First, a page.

Sunday, November 13, 2011

melted fruits series

These are my recent works that i am still working on. I call them 'Melted Fruits'
In the beginning, when I recalled the melted fruits first time, I was thinking the Grobal Warming.
It was a very hot day. I felt like my body was melting. It was April. It was too early to be hot. It was the moment I sensed Global Warming once again. Some people say global warming is like a fairy tale, but I know it is for real and a fact. I imagined that everything I like was melting. Suddenly, the picture of a melted watermelon came to mind. Watermelon is my favorite thing in summer. I cant even live hot days without it. Global Warming reminds me Image of melted watermelon, and a melted watermelon realizes me the seriousness of the Global Warming. Actually, at first, I made 3D work using sculpey, but I was unfamiliar with sculpey and the final work was not so good. After the summer, suddenly I dicided to paint them on canvas and it was much better than previous one. I still working on this series.   


  This is a sketch of the iconic piece I am working on to express the awkwardness and disfigurement of pregnancy.  I really want to show how pregnancy is being expressed as a false glamour by the media but really is really the exact opposite for most women.  I found this beautiful gold furtility statue that inspired to paint the figure in gold because of how pregnant women seem to be idolized right now.  So I guess I am trying to portray this ugly/ beautiful sense of the female figure during this uncomfortable time of her life. 

Thursday, November 10, 2011

The Evolution Of My Work

These works are still in progress and I hope to create more to have a larger series. They are the evolution of the series of works I did earlier of the six female portraits with no faces. I started off with painting portraits with water color and then sewing them onto leaves. From there I became interested in letting the piece grow by adding other papers, fabric, and lace. I started covering the features of the women, but with materials that still allowed the viewer to see through or underneath in order to show the original painting. The content of these are based on female identity and the revealing and concealing aspect of identity. I want to continue making art that has both two dimensional and three dimensional qualities.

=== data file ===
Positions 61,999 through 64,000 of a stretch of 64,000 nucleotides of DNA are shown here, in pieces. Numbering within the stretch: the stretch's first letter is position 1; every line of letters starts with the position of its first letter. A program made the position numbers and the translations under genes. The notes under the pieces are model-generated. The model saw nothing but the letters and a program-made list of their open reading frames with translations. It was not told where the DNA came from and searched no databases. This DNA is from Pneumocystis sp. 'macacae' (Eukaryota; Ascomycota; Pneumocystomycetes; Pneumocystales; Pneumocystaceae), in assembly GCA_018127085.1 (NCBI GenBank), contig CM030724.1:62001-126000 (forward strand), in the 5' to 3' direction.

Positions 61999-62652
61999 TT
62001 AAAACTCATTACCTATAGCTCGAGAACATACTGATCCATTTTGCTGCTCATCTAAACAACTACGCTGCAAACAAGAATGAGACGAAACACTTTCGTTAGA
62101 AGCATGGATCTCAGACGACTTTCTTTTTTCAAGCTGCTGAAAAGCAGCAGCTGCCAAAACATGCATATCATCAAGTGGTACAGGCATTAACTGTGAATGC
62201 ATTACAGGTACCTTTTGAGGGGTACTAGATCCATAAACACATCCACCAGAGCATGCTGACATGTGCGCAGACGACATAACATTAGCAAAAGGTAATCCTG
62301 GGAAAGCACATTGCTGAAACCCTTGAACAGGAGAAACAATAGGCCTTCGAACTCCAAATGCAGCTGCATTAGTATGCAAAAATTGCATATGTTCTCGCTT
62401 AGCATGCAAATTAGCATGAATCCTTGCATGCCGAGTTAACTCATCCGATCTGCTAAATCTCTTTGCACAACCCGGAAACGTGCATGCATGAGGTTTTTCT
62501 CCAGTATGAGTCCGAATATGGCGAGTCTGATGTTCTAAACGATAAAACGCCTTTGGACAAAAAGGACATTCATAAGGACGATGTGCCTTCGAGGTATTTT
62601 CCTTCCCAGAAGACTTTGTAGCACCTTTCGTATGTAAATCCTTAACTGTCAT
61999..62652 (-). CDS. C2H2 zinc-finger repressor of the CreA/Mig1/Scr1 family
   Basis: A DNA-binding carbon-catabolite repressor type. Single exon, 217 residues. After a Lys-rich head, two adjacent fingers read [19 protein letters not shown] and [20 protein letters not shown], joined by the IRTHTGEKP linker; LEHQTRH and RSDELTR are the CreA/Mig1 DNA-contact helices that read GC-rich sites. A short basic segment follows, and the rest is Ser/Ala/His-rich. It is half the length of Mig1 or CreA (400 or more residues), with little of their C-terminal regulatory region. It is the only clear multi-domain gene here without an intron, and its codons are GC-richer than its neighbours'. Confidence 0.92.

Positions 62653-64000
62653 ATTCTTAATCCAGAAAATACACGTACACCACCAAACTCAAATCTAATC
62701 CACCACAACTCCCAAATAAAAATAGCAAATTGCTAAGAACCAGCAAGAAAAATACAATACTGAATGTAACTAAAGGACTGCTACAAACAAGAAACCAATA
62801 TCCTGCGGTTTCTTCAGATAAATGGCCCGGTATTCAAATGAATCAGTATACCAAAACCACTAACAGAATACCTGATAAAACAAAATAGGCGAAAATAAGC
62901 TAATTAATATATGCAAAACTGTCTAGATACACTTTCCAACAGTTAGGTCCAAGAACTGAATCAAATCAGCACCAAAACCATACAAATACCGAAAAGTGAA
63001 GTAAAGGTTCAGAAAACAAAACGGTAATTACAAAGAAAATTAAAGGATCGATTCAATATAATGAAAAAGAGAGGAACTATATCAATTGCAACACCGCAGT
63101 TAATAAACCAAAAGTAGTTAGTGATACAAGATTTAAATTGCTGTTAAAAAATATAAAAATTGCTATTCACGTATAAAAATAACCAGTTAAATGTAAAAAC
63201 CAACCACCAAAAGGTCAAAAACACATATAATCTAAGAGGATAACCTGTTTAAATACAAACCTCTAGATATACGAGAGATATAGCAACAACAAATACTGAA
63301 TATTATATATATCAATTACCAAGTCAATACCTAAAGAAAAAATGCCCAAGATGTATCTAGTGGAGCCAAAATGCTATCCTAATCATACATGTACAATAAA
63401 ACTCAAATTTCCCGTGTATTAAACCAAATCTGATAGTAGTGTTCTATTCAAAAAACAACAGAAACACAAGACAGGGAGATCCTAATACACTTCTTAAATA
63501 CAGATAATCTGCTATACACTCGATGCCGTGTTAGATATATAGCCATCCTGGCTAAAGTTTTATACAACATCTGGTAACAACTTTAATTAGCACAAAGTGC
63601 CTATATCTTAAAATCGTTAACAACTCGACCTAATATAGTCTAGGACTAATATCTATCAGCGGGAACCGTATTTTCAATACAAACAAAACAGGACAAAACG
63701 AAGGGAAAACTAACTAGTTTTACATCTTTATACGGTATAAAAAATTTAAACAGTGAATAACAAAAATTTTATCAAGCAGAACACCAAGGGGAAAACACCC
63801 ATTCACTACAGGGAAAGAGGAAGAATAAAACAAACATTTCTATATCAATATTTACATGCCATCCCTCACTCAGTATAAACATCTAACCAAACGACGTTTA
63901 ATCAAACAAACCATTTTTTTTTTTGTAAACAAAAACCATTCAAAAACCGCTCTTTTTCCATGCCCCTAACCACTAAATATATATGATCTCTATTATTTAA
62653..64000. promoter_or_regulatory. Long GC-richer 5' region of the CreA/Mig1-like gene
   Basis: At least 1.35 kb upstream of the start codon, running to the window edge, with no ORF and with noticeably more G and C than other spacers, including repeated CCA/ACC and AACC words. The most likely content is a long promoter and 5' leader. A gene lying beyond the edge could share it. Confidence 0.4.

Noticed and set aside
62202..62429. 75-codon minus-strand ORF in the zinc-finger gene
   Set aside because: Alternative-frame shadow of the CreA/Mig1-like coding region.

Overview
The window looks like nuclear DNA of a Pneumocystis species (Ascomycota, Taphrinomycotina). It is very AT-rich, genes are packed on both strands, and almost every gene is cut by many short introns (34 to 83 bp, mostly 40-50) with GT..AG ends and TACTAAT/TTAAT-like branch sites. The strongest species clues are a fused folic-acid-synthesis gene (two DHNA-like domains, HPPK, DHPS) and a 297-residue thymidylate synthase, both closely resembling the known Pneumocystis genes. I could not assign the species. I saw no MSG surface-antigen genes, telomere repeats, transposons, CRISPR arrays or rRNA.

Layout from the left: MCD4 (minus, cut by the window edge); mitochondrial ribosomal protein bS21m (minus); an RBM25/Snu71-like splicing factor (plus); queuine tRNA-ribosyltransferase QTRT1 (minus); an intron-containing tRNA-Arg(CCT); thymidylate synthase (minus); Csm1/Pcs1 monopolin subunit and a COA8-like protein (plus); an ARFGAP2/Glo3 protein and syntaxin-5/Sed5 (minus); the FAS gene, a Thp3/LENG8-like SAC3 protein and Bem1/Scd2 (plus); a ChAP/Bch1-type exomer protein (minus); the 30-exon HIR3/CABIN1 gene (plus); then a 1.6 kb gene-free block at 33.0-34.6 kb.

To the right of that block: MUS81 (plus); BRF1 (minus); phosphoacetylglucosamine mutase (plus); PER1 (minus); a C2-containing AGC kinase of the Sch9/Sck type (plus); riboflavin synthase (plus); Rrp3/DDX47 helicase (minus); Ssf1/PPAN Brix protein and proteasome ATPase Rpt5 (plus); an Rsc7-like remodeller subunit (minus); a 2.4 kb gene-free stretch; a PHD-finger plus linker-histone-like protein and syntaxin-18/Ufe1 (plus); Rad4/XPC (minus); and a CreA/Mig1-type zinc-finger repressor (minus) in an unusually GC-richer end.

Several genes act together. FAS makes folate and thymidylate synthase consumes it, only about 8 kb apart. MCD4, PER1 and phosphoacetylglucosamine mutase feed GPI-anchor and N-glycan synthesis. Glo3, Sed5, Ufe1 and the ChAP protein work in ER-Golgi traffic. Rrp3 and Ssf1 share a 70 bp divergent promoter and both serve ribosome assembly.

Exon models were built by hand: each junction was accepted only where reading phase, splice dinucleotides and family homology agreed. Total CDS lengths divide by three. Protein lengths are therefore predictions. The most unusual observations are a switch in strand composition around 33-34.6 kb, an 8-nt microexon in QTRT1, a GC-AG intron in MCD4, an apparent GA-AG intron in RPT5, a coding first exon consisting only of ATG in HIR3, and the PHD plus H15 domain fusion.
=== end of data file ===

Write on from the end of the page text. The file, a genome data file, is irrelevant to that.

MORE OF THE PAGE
Wednesday, November 9, 2011

Overwhelming Form

This piece is about being engulfed or overwhelmed by something. Sometimes things in our lives take a hold of us, or surround us so much that we lose ourselves. There has been some debate on the formal elements of this piece, that there is possibly too much of it, but it turned out exactly as I envisioned it. I am obsessed with obsessions. And sometimes our obsessions cover up who we are. Whether it’s the house being clean, or making sure you always have a plan, or never having a plan. At times these things can add to who we are and be a part of our personality. But there are times when we become “overwhelmed” and lose the balance of our personality, obsession, identity or whatever form you want to put it into. More or less this piece is a reflection of my own feelings of being overwhelmed and trying to find the balance in the form. The piece is made form the folded pages of an entire dictionary.